People often say that Bland and Altman’s paper where they set out the eponymous plot for comparing two measures in medical statistics is the most-cited stats paper ever. I thought I would poke around on Google Scholar and see what the citations looked like there.
In terms of total citations, and given all the shortcoming of this as a measure of anything, there are two ahead of B&A, and they needn’t feel cheated, as we’re talking about titans of statistics here. Here’s the rankings for the seven papers I could think of testing:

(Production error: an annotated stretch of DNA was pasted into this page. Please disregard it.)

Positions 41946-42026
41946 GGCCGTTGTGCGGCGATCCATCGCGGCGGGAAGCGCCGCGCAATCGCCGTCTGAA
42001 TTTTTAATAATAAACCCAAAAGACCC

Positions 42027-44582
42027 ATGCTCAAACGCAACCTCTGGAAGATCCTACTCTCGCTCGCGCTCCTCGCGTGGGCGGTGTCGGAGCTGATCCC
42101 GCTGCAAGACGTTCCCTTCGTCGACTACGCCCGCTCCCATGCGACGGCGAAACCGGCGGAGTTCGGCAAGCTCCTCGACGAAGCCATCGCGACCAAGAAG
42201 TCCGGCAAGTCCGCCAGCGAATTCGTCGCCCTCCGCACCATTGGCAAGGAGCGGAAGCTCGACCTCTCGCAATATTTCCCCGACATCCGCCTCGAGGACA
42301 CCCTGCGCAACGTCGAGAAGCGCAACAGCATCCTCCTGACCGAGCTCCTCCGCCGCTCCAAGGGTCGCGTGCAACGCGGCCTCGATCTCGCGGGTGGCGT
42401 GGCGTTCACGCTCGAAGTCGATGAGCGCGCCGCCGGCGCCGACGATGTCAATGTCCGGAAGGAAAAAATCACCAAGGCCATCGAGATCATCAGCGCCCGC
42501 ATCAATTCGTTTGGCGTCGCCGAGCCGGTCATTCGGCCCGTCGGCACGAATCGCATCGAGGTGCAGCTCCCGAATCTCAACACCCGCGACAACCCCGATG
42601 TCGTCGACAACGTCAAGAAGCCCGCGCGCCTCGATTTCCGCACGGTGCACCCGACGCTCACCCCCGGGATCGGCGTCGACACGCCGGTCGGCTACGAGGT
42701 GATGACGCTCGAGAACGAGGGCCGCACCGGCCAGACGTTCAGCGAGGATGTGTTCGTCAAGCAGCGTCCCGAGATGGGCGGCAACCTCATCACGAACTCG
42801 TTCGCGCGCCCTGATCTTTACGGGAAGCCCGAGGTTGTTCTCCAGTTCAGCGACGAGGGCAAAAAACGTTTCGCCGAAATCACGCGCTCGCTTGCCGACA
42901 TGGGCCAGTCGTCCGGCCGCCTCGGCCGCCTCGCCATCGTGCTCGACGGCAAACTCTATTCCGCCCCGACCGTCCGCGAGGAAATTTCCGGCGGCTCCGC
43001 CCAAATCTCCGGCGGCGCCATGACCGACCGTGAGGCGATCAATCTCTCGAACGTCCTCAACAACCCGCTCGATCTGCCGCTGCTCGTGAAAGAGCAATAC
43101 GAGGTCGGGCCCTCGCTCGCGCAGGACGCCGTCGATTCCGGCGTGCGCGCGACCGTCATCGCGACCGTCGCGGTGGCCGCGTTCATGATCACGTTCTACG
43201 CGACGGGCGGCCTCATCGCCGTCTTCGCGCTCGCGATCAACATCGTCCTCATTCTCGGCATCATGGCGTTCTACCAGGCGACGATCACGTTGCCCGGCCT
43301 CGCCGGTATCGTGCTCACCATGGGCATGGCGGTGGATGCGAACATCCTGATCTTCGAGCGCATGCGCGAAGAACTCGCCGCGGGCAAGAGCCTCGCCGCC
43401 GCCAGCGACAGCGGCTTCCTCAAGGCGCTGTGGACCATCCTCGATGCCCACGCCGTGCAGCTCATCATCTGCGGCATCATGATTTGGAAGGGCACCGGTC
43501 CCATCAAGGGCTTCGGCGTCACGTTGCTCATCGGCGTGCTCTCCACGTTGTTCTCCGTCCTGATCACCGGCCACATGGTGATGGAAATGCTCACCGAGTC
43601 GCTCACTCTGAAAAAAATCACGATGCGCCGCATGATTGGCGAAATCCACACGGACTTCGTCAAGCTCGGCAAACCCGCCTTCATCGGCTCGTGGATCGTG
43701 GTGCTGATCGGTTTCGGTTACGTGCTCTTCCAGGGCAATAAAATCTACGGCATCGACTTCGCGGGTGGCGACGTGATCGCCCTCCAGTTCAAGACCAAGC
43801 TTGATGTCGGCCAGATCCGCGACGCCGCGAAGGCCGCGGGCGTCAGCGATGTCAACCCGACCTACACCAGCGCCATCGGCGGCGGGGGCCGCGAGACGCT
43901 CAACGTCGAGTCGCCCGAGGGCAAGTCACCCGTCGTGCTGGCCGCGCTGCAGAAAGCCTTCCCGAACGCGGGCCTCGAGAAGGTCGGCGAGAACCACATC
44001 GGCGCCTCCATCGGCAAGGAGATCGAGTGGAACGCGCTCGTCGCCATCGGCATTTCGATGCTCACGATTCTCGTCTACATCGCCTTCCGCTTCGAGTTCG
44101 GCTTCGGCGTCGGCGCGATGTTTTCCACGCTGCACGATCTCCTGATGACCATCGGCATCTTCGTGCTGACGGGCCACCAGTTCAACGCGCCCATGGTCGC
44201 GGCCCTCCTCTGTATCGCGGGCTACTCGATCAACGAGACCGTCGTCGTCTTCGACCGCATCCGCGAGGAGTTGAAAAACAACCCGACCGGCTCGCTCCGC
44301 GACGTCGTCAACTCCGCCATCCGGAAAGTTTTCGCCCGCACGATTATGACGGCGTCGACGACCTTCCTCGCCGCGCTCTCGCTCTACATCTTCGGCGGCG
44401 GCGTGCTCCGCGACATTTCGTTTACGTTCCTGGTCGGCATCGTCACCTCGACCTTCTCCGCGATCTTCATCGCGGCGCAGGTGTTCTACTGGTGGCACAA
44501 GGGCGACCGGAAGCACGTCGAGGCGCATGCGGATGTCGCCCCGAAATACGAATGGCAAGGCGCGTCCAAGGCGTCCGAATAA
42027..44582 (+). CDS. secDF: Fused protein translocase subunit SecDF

- Cox (1972) Regression and life tables: 35,512 citations.
- DLR (1977) Maximum likelihood from incomplete data via the EM algorithm: 34,988
- Bland & Altman (1986) Statistical methods for assessing agreement between two methods of clinical measurement: 27,181
- Geman & Geman (1984) Stochastic relaxation, Gibbs…
View original post 254 more words